Fieldtrip to Pailin City, Cambodia

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6 o'clock in the morning, the group of gemologists and students from l'AIGS (Asian Institute of Gemological Sciences) is packed in the pick-up which will drive us from Chantabury (South-Est of Bangkok) to the Cambodian border. From there we will have to take some specially modified taxis able to drive the chaotic roads between the border (Prum village) and Pailin City. As a matter of fact, the asphalt road of the Thailand side turns into some kind of muddy track right after the Combodian border..


Here we are in Pailin City. We are having a collation on the market place with Votha, our guide. English teacher and former gem dealer, he knows all the mining sites and will be a very good help all along the trip. Reknowned in the entire city, Votha allows us to bargain with the minors and brings us to the mining zones in constant movement specific to alluvial deposits.


We choose to stay in this little hotel, cheap but very clean, near the market place.


We decide to start our tour by visiting the artisan mines, which are mostly familial or individual businesses. You can see bellow a poor one-armed minor, working alone, digging a hole with an iron bar. Our friend Votha decides to help him a little bit and I start questioning him about the mining activity in the area.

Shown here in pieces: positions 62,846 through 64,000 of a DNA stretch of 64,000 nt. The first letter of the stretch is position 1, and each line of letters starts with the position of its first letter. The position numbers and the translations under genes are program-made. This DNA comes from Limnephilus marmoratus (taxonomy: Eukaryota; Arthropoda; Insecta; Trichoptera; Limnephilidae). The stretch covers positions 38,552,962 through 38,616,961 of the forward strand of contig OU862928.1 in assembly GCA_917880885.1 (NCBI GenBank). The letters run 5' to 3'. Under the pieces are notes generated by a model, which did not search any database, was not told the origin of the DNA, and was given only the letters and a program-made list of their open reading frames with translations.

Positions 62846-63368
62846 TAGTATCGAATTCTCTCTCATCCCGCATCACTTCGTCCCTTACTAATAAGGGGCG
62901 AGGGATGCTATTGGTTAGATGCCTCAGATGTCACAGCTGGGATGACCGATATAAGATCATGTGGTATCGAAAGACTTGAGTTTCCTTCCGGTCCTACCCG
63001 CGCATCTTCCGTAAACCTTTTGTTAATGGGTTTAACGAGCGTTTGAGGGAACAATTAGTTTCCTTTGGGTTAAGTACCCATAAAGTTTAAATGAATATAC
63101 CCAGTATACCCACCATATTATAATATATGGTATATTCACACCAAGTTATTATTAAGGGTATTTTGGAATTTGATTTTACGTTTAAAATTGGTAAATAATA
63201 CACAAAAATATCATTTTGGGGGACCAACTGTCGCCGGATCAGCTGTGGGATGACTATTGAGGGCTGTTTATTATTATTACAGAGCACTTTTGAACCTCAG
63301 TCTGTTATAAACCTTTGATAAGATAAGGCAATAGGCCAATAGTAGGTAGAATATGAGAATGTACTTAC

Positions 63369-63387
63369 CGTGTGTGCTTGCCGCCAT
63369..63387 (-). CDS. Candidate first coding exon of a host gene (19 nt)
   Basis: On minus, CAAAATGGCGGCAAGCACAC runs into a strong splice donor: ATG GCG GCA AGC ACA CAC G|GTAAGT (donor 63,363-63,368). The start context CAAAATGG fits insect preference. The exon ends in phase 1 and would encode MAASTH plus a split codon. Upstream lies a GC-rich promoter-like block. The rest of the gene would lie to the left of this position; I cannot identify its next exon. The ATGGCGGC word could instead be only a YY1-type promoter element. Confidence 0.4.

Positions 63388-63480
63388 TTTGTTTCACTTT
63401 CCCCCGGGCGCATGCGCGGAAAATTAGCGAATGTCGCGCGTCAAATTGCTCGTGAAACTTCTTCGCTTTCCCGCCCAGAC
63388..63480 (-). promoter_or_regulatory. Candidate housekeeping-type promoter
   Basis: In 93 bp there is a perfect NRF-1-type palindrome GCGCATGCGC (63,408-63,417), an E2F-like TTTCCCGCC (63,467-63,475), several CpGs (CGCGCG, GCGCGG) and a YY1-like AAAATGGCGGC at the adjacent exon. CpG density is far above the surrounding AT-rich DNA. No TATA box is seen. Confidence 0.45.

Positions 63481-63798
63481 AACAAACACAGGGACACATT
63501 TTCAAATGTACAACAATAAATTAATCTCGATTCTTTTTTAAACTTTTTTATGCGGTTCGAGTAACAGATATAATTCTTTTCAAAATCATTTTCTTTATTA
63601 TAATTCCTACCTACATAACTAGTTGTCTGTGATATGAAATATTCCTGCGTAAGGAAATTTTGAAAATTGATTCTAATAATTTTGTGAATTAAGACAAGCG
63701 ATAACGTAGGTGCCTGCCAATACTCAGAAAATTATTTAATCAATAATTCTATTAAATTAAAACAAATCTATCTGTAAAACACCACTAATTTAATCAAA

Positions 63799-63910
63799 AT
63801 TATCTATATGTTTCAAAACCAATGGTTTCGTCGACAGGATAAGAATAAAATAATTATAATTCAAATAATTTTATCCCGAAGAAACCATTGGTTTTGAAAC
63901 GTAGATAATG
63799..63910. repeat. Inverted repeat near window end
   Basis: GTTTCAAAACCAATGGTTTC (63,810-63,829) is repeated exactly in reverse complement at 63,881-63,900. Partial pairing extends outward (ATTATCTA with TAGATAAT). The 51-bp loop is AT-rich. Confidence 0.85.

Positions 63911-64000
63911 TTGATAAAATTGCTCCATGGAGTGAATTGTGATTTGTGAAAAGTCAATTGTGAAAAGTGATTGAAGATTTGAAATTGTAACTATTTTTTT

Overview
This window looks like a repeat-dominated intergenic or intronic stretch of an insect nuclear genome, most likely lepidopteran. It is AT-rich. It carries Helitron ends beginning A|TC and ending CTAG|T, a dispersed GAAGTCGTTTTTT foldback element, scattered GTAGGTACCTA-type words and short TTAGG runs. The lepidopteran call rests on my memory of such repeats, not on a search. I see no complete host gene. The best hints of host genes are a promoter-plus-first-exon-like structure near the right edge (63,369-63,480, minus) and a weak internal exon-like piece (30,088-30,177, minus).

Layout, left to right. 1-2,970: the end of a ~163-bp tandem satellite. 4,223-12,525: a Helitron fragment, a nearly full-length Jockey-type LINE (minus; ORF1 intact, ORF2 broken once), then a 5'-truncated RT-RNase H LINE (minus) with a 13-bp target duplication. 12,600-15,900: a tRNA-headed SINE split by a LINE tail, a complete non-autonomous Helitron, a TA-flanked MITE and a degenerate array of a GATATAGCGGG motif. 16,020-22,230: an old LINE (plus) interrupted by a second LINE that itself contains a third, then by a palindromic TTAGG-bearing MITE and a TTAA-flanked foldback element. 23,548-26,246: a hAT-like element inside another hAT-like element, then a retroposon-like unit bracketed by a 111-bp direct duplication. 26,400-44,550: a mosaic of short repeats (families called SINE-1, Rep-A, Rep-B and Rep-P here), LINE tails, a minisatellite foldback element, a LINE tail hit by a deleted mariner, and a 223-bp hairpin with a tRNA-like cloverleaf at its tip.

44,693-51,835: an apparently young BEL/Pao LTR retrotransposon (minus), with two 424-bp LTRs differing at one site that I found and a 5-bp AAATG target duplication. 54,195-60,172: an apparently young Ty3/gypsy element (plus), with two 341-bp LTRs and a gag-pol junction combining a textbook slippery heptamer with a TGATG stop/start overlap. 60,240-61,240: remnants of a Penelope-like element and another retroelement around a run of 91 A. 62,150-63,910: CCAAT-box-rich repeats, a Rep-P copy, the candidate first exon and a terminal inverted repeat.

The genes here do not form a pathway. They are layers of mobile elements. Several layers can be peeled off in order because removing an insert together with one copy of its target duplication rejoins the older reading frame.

Then we left him and took the direction of the mine-clearing squad of Pailin. We could find a very sad flowchart showing the composition and hierarchy of the mine-clearing team, and where some pictures of members are replaced by a Christian cross...


Here is an example of familial mining. The children are carrying bags of gravel rich in corundum. The parents are sitting in the muddy water where they clean the gravel to find some tiny little stones. They keep the gems in their mouth and I prefer not to imagine the amount of parasites and disease carried by those stagnant waters.


We are now back into "center town" in the gem market and artisan zone. But we couldn't find anything really interesting. Prices are high, and the cut stones come from many different geographic origins, even from Thailand.


In the early afternoon, we start our tour of the multiple small mechanized mining utilities disseminate all around Pailin City. The typical equipment used is a sorting machine using water speed and gravity to sort the gravel by density. The gravel is brought by water on a tray made of transversal sieves.


At first, the biggest stones are stopped by a cylinder-shaped wire net (on the right) and stacked in that huge pile right bellow the machine. The two big blowers (on the left) will cause a vertical reflux through the sieves to avoid the stuffing of the tiny holes, and to allow the muddy sand to pass. That reflux of water also allows sorting the gravel by size in each of the parallel sieves. The smaller stones with high density (corundum) don't offer much surface to the vertical blow, so they will be found at the bottom of the sieves. On the top will remain the medium size stones with low density (not interesting) which are removed with a rake.